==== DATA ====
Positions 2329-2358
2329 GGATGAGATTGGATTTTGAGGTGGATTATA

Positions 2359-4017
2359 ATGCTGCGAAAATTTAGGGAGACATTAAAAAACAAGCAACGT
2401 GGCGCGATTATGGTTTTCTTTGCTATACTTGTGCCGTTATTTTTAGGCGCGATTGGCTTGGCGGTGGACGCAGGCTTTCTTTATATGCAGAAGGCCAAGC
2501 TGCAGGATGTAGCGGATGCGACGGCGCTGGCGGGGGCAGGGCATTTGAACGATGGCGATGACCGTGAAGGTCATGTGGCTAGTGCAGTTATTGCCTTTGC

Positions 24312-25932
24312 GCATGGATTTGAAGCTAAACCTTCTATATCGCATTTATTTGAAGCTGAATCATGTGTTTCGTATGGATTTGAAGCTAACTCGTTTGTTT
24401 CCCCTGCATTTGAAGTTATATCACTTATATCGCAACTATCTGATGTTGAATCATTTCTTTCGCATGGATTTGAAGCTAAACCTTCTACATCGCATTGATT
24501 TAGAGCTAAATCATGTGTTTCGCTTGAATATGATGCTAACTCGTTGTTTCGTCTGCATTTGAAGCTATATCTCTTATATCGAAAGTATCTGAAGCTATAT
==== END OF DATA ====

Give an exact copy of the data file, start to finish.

Positions 2329-2358
2329 GGATGAGATTGGATTTTGAGGTGGATTATA

Positions 2359-4017
2359 ATGCTGCGAAAATTTAGGGAGACATTAAAAAACAAGCAACGT
2401 GGCGCGATTATGGTTTTCTTTGCTATACTTGTGCCGTTATTTTTAGGCGCGATTGGCTTGGCGGTGGACGCAGGCTTTCTTTATATGCAGAAGGCCAAGC
2501 TGCAGGATGTAGCGGATGCGACGGCGCTGGCGGGGGCAGGGCATTTGAACGATGGCGATGACCGTGAAGGTCATGTGGCTAGTGCAGTTATTGCCTTTGC

Positions 24312-25932
24312 GCATGGATTTGAAGCTAAACCTTCTATATCGCATTTATTTGAAGCTGAATCATGTGTTTCGTATGGATTTGAAGCTAACTCGTTTGTTT
24401 CCCCTGCATTTGAAGTTATATCACTTATATCGCAACTATCTGATGTTGAATCATTTCTTTCGCATGGATTTGAAGCTAAACCTTCTACATCGCATTGATT
24501 TAGAGCTAAATCATGTGTTTCGCTTGAATATGATGCTAACTCGTTGTTTCGTCTGCATTTGAAGCTATATCTCTTATATCGAAAGTATCTGAAGCTATAT